One of the previous speakers this evening mentioned concern about the limitation of the freedom of the press. I would just like to say that this does not limit the freedom of the press. The press in Australia has a very well established and frequently used ability to say just about whatever they like, even skirting into libel. Having metadata is not going to limit that. I think they are concerned that one of their sources might be identified. That is a pretty long extrapolation. Unless they are dealing with people involved in serious crimes or they are the innocent so-called B party when the metadata is linked up, they should have nothing to fear. If they are not involved in counterintelligence, espionage, plotting terrorism, serious fraud and crime, child abuse and all those networks involved in paedophilia—all the things that the criminal investigation and national intelligence services need to be interested in to do their jobs—they should have no concern. And, as I mentioned, there is oversight of the system at the level of the Ombudsman and the Inspector-General.

Regarding the issue of privacy, I have come from a meeting today where this very issue was discussed at length. There are many basic rights that we run our society by, including the right to privacy and also the right to expect our security and our wellbeing to be protected by the state—whether it is the state government police, the federal police or our security services. This metadata has historically been used in a proportionate manner, and it would be under this legislation, because the people accessing the data do not do so on a whim. There have to be firm indications.

You could ask the people in my electorate: 'Would you like investigations into very serious matters up to and including terrorism, where there is a risk to life and multiple lives? Would you mind if the appropriate officers checked if certain people or bodies had connections via frequent internet traffic or frequent phone messaging, or gaining information about building bombs, or committing terrorism acts by frequenting terrorism websites?' And I think 99.9 per cent of the people in the Lyne electorate would say, 'Yes, that's not an infringement of our rights; that's protecting our rights'. They expect to be safe and secure in their own country. It is a matter of judgement and balancing the proportionate risk. Some of our commitments on the human rights treaties and agreements that we have committed to as a country are engaged in this process, but it is proportionate—the actions are proportionate to the risk.

The issue of legal privilege being compromised by access to metadata was raised, but I think it would be very hard to argue that metadata alone would be enough to make a case. Whether it is financial crime, violent crime, paedophilia, child abuse networks or conspiracy for terrorism acts, it is not the metadata alone that is enough to convict a person. That is just part of the armamentarium in the investigative process. The content is the bit that could be used as evidence. The use of metadata is like the entree to making a legal case, or applying for a control order or applying to interrupt serious crime.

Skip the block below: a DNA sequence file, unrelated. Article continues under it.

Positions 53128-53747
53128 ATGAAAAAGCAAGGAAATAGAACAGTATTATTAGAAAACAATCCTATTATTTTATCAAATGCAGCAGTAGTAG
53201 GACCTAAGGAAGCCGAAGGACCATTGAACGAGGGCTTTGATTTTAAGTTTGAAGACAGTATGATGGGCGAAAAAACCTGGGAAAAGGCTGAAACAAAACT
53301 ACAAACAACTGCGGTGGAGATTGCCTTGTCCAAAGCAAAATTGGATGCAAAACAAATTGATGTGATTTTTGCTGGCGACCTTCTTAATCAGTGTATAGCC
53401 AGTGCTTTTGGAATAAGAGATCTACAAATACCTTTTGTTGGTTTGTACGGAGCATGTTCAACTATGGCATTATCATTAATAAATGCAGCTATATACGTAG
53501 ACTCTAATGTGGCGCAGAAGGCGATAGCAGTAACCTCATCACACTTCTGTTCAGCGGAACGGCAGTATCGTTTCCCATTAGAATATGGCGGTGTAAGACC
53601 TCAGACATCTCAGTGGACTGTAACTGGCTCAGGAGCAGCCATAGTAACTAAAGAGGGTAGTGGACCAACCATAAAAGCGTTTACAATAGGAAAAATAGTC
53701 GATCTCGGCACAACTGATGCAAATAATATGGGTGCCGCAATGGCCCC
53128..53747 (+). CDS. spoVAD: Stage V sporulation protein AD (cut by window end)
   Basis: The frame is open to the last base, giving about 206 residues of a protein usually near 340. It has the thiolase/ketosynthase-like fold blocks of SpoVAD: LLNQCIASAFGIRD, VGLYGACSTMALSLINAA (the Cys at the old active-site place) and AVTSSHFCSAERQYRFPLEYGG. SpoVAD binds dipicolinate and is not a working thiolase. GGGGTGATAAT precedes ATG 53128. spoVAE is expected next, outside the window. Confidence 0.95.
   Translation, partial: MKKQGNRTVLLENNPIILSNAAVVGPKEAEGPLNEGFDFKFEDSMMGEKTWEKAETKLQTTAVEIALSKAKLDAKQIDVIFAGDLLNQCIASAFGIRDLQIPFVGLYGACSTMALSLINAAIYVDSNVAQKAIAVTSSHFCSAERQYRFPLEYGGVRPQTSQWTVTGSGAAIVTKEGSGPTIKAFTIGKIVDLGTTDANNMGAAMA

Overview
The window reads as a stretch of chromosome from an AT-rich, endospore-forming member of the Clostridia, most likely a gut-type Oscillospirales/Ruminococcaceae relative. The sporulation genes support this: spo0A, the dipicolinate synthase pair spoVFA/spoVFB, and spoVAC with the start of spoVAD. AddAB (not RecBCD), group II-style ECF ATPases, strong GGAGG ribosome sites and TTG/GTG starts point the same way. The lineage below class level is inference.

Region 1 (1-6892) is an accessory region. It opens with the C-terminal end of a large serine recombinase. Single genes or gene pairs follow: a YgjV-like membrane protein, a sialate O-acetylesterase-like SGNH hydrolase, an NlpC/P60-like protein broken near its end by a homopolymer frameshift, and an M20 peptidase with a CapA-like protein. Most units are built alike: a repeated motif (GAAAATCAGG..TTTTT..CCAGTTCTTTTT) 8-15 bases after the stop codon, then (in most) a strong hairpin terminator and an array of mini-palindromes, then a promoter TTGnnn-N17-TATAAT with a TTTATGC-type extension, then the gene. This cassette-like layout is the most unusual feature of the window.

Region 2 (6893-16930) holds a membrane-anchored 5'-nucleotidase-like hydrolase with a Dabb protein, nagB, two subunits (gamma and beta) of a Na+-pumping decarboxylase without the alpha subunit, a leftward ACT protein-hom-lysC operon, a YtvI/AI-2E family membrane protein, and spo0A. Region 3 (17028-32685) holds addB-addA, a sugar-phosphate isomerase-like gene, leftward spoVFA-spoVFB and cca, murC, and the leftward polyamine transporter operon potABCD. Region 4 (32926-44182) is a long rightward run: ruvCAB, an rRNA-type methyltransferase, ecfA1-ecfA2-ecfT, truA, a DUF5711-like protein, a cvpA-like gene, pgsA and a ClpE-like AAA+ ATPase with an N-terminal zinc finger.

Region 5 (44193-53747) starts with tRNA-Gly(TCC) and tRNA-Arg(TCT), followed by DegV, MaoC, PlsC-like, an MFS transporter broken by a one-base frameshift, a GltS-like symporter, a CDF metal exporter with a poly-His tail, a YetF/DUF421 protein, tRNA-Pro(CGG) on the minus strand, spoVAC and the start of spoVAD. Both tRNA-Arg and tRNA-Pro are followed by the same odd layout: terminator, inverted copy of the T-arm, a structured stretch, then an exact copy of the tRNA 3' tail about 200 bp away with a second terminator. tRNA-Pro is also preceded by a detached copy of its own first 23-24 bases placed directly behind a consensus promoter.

The other issue that has been raised around this legislation is whether or not it is appropriate to notify people who have had their data accessed. There are some practicalities that have to be taken into account. If an investigation for any matter is underway and you notify the people that you are investigating, you do not need to be a rocket scientist to work out that the investigation will be compromised. By their very nature, a lot of these investigations by the appropriate authorities into these serious matters have to be discrete otherwise there is no point investigating because the suspect is notified.

I do not think the proposals to notify people who are about to have their metadata accessed are appropriate at all. The practicality of notifying everyone who has had their IP address picked up in a random search for connections to these crimes would not be appropriate either, because the volume of applications and instances of searching amount to thousands and thousands per year. Any one IP address interacts with lots of other IP addresses, so it is like a cascading, viral list of IP addresses. It is only the patterns that help in these investigations. If everyone had to be notified, there would be hundreds of thousands of people who would have to be notified every year. If it had to go through a court process to get a warrant to look at these things, you would have to be notifying hundreds of thousands of people a year. You would have to have hundreds of thousands of courts to deal with it—just the practicality of it. The important thing is the proportionality of the principle of privacy being interrupted on a valid, justified basis. There are many issues, but the most important issue is that our law enforcement agencies require this ability. They have had it for years. It is vanishing rapidly. If we do not secure it, the Australian investigating bodies will be compromised. It is not mass surveillance. Unless you are involved in one of these suspected activities, it should be of no consequence to you. It is for all of our security— (Time expired)